Art and Cartography


3609.1 - The principles of map design and the artistry involved in the first professional drawing the topography of Europe

Monday, July 3
2:50 PM - 3:10 PM
Location: Harding

From the very beginning, multi-sheet topographic maps served mostly military and administrative purposes; they were kept confidential, produced by geographers at the requests of the 18th-century monarchs, and were kept as single copies, in the form of manuscripts, in secret archives. Their production was the domain of professional topographers and cartographers, specializing in creating maps from field sketches and survey notebooks, through original protection, to a fair copy. The enormous maps dating back to this period, consisting of several, dozens, or even thousands of sheets, contain the first graphically consistent (although not continuous, area-wise) spatial record of the Europe of the 18th century for over 20 regions. They are the only existing documents recording the geographical space of the period in question; moreover, the original, colorful manuscripts, admired in libraries and archives, leave their readers enchanted thanks to the artistry inherent in them.
In order to capture both the pragmaticism and the artistry reflected in the first professional multi-sheet manuscript maps of Europe from the 18th century, two methods were employed. Focusing on the pragmaticism of the drawings, i.e., the beginnings of topographic map design as such, which was later to become the foundation of the formal principles for the centuries to come, the researcher juxtaposed fragments of cartographic content from the 18-th century manuscript maps with a printed out contemporary map. The following criteria were subject to analysis: color harmony, color associations, and the contrast between the particular colors.
In the second method, the researcher focused on the three key components of topographic map design: the object (landscape), the subject (the topographer), and the result, i.e., the map. Multimedia visualizations were created, which made it possible to compare a given landscape as seen by the then topographer, with a drawing on their map, and finally with the corresponding content on a contemporary map. The multimedia visualization included also a 3D terrain model. The three-dimensional effect obtained, together with the option of changing perspective parameters, bore out the commendable craftsmanship behind the topographic images made in the watercolor technique and the fact that the drawing techniques were chosen in such a way as to reflect the natural features of the presented areas’ landscapes. The most interesting conclusions from the conducted research included the similarities and differences in how the cartographic content was created by geographers working from various parts of Europe. Their work was based on the same education received, was carried out according to the same instructions, while using the same measurement methods and drawing techniques; however, each of the geographers would adapt their workshop to fit the specification of the landscape in the given area that they observed, measured, sketched, and, finally, drew.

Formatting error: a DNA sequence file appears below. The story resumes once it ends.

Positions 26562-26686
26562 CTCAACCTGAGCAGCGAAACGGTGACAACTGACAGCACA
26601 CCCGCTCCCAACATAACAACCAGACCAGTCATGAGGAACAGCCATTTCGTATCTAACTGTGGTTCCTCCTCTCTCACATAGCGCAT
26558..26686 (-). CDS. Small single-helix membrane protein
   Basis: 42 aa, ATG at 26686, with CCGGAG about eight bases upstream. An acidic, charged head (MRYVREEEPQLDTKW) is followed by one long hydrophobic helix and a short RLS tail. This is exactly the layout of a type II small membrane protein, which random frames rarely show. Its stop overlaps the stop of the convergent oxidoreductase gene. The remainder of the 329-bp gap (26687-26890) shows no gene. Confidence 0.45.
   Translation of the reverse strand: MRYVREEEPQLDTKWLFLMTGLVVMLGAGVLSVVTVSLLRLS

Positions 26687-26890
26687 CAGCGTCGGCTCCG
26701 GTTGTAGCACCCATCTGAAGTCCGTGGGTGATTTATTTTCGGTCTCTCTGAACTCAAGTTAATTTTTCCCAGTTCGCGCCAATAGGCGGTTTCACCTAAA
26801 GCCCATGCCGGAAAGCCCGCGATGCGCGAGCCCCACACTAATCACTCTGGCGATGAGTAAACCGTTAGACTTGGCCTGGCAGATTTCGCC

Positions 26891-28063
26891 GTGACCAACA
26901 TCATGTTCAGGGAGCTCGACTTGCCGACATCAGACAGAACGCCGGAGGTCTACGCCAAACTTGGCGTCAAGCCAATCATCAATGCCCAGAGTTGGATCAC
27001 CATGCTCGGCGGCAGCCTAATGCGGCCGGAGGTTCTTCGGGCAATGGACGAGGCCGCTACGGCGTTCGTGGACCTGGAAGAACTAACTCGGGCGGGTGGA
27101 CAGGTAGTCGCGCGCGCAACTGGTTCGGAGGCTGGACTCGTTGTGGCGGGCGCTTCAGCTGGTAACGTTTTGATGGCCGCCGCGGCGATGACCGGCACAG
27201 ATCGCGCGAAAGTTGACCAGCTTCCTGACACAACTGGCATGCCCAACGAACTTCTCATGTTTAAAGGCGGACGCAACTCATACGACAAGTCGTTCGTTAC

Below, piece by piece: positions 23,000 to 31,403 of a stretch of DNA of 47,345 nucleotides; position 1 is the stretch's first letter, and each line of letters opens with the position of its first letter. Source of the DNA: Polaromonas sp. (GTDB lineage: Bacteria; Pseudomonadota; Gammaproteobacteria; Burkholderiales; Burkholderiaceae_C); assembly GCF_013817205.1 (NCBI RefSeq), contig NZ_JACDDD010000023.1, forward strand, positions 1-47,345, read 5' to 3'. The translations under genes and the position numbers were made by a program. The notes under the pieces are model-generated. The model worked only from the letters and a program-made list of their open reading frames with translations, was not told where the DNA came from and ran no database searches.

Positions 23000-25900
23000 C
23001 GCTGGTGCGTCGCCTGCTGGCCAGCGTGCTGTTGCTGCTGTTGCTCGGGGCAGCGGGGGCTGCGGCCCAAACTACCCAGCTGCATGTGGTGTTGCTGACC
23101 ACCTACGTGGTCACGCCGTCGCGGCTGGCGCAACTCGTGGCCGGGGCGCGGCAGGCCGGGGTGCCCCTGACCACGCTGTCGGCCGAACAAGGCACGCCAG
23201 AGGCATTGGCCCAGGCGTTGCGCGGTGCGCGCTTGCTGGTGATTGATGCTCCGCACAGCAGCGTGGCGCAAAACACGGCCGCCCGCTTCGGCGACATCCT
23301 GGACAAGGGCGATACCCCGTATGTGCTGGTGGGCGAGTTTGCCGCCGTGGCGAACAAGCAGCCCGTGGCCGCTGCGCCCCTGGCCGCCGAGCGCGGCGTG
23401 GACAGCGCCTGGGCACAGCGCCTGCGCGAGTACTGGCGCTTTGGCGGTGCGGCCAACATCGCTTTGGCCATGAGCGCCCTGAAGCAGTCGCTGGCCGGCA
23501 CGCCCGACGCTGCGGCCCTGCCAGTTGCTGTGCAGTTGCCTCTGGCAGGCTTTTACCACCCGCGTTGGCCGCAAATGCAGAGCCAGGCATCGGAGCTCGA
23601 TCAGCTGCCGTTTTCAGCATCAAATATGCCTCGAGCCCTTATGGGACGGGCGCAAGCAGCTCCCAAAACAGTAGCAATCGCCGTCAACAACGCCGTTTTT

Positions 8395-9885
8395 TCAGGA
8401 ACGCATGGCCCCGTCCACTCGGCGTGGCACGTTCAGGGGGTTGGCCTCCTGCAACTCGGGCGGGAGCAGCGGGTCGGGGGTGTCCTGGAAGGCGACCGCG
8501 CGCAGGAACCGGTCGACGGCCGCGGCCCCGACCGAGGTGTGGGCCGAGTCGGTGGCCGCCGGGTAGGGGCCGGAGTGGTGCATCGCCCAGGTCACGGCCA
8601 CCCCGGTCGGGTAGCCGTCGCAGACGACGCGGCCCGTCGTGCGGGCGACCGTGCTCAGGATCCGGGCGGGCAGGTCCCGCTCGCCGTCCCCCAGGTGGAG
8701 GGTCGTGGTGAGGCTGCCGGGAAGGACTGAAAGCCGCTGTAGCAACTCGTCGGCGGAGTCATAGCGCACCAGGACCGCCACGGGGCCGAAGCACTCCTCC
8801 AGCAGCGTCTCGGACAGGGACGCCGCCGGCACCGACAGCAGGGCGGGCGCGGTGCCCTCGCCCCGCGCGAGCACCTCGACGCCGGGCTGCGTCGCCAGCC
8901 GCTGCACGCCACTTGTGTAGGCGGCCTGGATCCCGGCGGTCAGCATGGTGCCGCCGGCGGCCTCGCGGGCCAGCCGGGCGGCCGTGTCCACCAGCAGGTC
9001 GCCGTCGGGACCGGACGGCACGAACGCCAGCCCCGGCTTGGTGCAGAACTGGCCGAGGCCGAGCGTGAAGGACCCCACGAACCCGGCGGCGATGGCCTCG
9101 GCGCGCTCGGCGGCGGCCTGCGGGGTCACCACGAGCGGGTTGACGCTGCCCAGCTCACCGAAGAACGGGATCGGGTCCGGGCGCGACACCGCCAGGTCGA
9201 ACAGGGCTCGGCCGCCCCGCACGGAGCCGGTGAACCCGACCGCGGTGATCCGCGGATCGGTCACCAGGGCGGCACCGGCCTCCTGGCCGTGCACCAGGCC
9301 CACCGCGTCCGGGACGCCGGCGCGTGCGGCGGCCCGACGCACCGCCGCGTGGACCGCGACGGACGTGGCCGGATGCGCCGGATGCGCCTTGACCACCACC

In keeping with tradition, the author additionally supplied her presentation with music, in order to facilitate or amplify the perception of those unique topographic images and obtain a certain kind of a synesthetic effect.

Beata Medynska-Gulij

Profesor of Cartography and Geomatics; Head of Department of Cartography and Geomatics
Adam Mickiewicz University in Poznan, Poland

Beata Medyńska-Gulij studied Geography, specialising in Cartography; she defended her doctoral dissertation in 1998, and was awarded the habilitation degree in 2007. Since 2001, she has been working at the Adam Mickiewicz University in Poznan. Since 2010, she has been Head of the Department of Cartography and Geomatics at the Adam Mickiewicz University in Poznan, which was created according to her scientific and didactic vision. Her scientific publications usually revolve around the subject of principles of cartographic design on old maps and in geographical
visualisations created with the help of state-of-the-art technologies.


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Sidonie Christophe

Senior researcher in Geovisualization
Univ. Paris-Est, LASTIG COGIT, IGN, ENSG, F-94160 Saint-Mande, France

PhD Sidonie Christophe is a senior researcher in cartography and geovisualization, in the COGIT Team of the IGN-France. She is co-chair of the ICA Commission on Cognitive Issues in Geographic Information Visualization, and also co-chair of the ISPRS Commission on Geovisualization, Augmented and Virtual Reality. Her research works focus on knowledge formalization for map and geovis -design, -use and -cognition, in particular on personalization and user control on design.


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3609.1 - The principles of map design and the artistry involved in the first professional drawing the topography of Europe

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